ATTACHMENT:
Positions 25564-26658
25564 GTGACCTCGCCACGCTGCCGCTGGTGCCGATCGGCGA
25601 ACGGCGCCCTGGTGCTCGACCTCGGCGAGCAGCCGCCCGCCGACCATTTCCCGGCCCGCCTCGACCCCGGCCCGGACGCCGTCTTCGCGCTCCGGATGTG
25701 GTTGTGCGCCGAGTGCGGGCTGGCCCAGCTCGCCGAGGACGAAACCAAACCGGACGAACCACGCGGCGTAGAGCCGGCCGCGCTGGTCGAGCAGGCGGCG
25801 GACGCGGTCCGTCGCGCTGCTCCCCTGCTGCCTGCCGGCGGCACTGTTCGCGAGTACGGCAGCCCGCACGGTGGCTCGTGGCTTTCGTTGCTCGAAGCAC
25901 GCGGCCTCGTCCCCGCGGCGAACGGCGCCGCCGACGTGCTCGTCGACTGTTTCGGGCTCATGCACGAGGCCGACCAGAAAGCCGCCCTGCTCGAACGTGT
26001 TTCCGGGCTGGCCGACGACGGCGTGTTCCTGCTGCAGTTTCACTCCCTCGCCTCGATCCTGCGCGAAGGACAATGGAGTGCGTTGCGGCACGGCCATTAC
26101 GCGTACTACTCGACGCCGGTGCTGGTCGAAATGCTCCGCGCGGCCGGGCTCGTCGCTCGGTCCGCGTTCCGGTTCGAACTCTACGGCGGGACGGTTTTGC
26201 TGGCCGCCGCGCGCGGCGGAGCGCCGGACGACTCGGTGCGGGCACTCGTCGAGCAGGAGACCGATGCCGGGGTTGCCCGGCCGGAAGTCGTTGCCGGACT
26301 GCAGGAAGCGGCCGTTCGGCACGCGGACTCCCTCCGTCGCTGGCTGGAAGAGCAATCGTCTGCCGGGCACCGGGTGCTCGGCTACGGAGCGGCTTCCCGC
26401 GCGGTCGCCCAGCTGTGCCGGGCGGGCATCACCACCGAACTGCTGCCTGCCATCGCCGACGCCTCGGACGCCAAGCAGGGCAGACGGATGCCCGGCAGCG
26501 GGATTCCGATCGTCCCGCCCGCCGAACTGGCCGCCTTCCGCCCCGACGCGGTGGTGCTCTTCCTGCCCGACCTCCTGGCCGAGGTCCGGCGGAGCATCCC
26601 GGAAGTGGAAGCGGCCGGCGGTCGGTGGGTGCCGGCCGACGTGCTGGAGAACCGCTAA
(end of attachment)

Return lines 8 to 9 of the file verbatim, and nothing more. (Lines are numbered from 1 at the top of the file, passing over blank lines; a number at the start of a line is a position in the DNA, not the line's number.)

26101 GCGTACTACTCGACGCCGGTGCTGGTCGAAATGCTCCGCGCGGCCGGGCTCGTCGCTCGGTCCGCGTTCCGGTTCGAACTCTACGGCGGGACGGTTTTGC
26201 TGGCCGCCGCGCGCGGCGGAGCGCCGGACGACTCGGTGCGGGCACTCGTCGAGCAGGAGACCGATGCCGGGGTTGCCCGGCCGGAAGTCGTTGCCGGACT